James talks to Dr Ibrahim Tohidi about the management of febrile neutropaenia on the wards.
Script Writer: Duncan Campbell
Summary Writer: Duncan Campbell
Editor: James Edwards
Interviewee: Ibrahim Tohidi
Dr Tohidi is a Haematology Advanced trainee at Royal Prince Alfred Hospital and Concord Hospital. He is a Clinical Associate Lecturer at the University of Sydney, and a member of the RACP Working party for the use of stem cells in cerebral palsy. He graduated from the University of Newcastle with Distinction, and has a special interest in cellular therapies and blood banking.
With Dr Ibrahim Tohidi, Advanced Trainee in Haematology at Royal Prince Alfred Hospital/Concord Hospital and Clinical Associate Lecturer at the University of Sydney, New South Wales, Australia
Neutropenic sepsis is a potentially fatal complication of anticancer treatment, with adult mortality rates ranging from 2-21%. Junior doctors are often called to see febrile oncology and haematology patients on the ward after hours, and it is important to know how to recognise a patient with febrile neutropaenia, and how to act.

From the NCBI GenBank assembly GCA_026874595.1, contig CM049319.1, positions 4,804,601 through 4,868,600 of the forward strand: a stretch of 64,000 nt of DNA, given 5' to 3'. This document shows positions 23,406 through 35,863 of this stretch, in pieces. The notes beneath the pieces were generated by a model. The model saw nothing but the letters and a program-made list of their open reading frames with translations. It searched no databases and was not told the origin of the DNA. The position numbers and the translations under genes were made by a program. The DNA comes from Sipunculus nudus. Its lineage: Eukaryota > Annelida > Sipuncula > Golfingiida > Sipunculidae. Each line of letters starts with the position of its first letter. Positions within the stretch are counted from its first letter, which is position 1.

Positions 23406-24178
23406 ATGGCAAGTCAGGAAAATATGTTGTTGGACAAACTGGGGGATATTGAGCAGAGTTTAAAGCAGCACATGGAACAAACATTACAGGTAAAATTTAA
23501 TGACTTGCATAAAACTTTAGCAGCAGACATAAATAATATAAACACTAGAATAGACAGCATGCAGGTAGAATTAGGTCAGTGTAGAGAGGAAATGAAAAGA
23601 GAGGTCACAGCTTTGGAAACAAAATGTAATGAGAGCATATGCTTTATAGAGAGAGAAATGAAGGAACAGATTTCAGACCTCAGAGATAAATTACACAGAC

You are called by the nursing staff on the ward to see a patient who has developed their first fever 8 days after having received their first cycle of chemotherapy.
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